It’s Time to Factor Climate Change Into Disaster Policies

Gina-Marie Cheeseman

Not mentioning climate change doesn’t make it go away. Without consideration of climate change in disaster and emergency management is fatally flawed. We will always be chasing our tail, reeling from the latest disaster.

Natural disasters are occurring at an alarming frequency. A person is displaced by a disaster every second. Disasters displace three to ten times more people than war and conflict. Every year since 2016, 26 million people on average are displaced by disasters. That equals one person fleeing every second. In 2018, over 17.2 million people fled disasters in 125 countries and territories.

Climate change will increase the frequency of droughts, wildfires, and hurricanes. As the Department of the Interior’s U.S. Geological Survey states on its website, “With increasing global surface temperatures the possibility of more droughts and increased intensity of storms will likely occur.” NASA admits that “it is very likely that it [climate change] will impact future catastrophes.”

Climate change needs to be factored into disaster policies

Disaster policies need to factor in climate change, as studies prove. A 2019 study looked at the vulnerability of South Asia to hydrometeorological hazards and concluded that “climate change is expected to influence many of these hazards.” A study a year earlier found that the effects of climate change on natural disasters are expected to increase humanitarian crises. The study recommended that health and human service organizations, emergency departments, and educational institutions need to prepare for disasters influenced by climate change. A 2012 study that looked at the effects of climate change on hydrometeorological disasters concluded that policymakers, climate scientists, and health researchers need to “jointly develop adaptation strategies.”

Trump's gutting of FEMA

President Trump’s Federal Emergency Management Agency (FEMA) removed discussions about climate change from its strategic plan in spring 2018. The strategic plan serves as a guide for the federal agency’s response to natural disasters through 2022. It states that “disaster costs are expected to continue to increase due to rising natural hazard risk, decaying critical infrastructure, and economic pressures that limit investments in risk resilience.” The strategic plan does not mention what is expected to increase disasters and disaster costs.

The Department of Homeland Security notified Congress in July that it would transfer $155 million from FEMA to Immigration and Customs Enforcement (ICE), NBC reported. Acting Homeland Security Secretary Kevin McAleenan claimed that “any potential transfers will not impact our ability to respond to this storm or any other storms in the rest of the hurricane season.”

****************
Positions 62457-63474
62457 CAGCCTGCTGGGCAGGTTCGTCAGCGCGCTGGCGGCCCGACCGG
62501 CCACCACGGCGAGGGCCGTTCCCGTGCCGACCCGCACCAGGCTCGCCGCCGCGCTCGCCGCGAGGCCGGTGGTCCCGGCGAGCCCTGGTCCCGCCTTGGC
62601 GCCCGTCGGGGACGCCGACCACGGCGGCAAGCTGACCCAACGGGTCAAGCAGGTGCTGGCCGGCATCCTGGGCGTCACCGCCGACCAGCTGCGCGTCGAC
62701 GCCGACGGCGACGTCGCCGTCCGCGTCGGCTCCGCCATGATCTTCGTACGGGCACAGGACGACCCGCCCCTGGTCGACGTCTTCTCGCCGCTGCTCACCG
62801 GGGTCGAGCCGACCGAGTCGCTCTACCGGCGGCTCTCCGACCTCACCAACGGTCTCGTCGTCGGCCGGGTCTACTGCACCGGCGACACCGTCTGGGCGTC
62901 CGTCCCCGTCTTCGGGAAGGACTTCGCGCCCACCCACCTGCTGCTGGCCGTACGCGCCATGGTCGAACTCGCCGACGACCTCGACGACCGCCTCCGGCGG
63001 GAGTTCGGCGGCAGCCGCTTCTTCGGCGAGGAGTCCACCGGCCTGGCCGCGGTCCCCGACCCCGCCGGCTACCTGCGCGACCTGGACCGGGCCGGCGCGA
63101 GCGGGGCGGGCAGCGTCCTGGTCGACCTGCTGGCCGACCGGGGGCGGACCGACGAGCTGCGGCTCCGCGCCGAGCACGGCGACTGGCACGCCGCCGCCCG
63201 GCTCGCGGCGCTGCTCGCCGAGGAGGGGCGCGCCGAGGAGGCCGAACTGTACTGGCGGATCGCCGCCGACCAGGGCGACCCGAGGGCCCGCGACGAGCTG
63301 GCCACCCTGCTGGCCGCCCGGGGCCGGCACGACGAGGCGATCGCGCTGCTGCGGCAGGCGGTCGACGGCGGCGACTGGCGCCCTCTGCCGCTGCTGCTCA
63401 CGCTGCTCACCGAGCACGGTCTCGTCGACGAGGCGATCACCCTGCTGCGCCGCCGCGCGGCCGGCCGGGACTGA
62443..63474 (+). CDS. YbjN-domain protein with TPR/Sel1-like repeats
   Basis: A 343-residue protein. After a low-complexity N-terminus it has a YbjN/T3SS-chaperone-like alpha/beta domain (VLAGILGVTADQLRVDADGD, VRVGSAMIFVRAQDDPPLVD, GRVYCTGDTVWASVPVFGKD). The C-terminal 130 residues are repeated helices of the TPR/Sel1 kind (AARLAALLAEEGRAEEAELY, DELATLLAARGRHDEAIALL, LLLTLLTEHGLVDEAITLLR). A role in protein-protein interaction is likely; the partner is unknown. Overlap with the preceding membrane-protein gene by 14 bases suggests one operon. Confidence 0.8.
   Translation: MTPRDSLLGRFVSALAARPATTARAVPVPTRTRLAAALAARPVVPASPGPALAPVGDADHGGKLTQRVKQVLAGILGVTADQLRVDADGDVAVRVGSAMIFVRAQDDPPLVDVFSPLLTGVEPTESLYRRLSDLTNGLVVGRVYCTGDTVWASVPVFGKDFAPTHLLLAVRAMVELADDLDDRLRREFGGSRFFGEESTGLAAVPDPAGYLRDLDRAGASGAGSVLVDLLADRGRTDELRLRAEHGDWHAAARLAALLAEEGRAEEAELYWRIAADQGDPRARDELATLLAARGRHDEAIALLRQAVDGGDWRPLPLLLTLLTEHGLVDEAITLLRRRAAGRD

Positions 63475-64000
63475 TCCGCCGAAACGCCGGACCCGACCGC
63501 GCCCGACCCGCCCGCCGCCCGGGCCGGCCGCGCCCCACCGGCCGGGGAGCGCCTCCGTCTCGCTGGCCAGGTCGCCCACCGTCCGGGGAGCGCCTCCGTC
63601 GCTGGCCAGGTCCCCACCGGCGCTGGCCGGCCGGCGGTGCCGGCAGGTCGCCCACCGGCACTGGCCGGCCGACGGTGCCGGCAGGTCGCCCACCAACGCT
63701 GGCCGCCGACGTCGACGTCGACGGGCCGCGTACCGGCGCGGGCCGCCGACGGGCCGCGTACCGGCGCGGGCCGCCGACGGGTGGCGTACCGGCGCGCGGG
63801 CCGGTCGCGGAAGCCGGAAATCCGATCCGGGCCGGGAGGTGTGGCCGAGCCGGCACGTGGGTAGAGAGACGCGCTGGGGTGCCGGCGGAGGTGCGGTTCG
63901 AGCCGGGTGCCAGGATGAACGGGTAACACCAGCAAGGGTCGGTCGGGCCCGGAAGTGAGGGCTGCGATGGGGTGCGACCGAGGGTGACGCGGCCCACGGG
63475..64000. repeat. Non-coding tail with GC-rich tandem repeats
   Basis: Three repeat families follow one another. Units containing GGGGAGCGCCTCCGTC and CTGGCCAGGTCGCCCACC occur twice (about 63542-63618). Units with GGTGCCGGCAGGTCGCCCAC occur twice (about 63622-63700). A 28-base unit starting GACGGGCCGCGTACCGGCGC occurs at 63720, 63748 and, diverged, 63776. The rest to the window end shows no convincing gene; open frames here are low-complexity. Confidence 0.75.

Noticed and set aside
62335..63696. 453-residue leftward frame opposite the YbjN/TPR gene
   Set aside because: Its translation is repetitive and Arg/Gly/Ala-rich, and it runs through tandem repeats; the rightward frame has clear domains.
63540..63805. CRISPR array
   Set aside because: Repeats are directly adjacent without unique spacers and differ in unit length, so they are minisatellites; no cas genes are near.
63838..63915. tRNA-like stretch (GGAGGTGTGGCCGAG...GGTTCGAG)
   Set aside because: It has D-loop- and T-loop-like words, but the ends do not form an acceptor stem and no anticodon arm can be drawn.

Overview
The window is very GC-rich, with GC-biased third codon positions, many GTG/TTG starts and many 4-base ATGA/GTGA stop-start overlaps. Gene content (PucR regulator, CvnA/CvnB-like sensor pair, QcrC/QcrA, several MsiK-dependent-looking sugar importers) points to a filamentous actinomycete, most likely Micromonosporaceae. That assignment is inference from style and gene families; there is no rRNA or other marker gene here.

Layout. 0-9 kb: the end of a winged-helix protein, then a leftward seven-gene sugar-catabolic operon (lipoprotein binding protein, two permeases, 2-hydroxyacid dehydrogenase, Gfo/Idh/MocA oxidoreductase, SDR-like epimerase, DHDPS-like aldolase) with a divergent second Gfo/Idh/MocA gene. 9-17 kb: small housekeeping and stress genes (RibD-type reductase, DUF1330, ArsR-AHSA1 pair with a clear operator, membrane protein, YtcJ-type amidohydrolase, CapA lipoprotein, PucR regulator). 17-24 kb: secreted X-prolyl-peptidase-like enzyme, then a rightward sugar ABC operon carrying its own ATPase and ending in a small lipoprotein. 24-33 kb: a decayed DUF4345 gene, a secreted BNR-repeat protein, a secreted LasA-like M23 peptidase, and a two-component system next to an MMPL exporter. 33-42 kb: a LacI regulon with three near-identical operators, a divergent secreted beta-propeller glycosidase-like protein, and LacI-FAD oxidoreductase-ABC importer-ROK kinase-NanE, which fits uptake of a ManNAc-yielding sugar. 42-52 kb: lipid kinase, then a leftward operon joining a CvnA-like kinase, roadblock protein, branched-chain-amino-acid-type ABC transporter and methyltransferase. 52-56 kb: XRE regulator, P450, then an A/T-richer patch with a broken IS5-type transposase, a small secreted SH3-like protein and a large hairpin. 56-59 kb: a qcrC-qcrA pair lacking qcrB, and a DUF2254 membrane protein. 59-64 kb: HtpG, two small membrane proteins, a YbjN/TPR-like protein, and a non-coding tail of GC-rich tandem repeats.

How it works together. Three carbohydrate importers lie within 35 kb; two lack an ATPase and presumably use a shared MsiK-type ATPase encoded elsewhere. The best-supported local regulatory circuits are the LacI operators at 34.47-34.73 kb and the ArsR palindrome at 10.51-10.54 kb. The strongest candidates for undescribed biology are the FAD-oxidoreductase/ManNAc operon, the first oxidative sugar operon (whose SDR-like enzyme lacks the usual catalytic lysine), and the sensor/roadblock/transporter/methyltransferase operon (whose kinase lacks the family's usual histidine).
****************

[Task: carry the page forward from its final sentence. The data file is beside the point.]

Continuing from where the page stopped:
SmarterSafer releases a congressional guide for disaster policy, a national coalition of taxpayer advocates, environmental groups, insurance interests, housing organizations, and mitigation advocates, released a congressional guide titled “A Road Map for Successful U.S. Disaster Policy.” The congressional guide is touted as being an approach to a federal disaster policy that protects the environment and better prepares Americans for natural disasters and saves taxpayers money.

The congressional guide includes a list of recommendations for setting disaster policy. One of those recommendations is encouraging efforts to reduce the damage prior to a disaster occurring. Specifically, the guide recommends that Congress fund pre-disaster mitigation “more robustly, incentivizing investment in cost-effective mitigation, focused on community-wide, nature-based mitigation that protects whole areas, saving lives and property.”

Taking climate change into consideration is a key part of the recommendations including the recommendation to require studies on wildfires, with a consideration of future conditions. Another recommendation is to reform the national flood insurance program, which should include updating and improving mapping techniques and requiring FEMA to make information available on risks and mitigation.

We are in a different paradigm

Merriam Webster defines a paradigm shift as “an important change that happens when the usual way of thinking about or doing something is replaced by a new and different way.” A paradigm shift is needed to properly prepare for the impacts of climate change on natural disasters. The time to prepare is now.

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Tina M. Wiles
Tina M. Wiles

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Climate Politics & Policy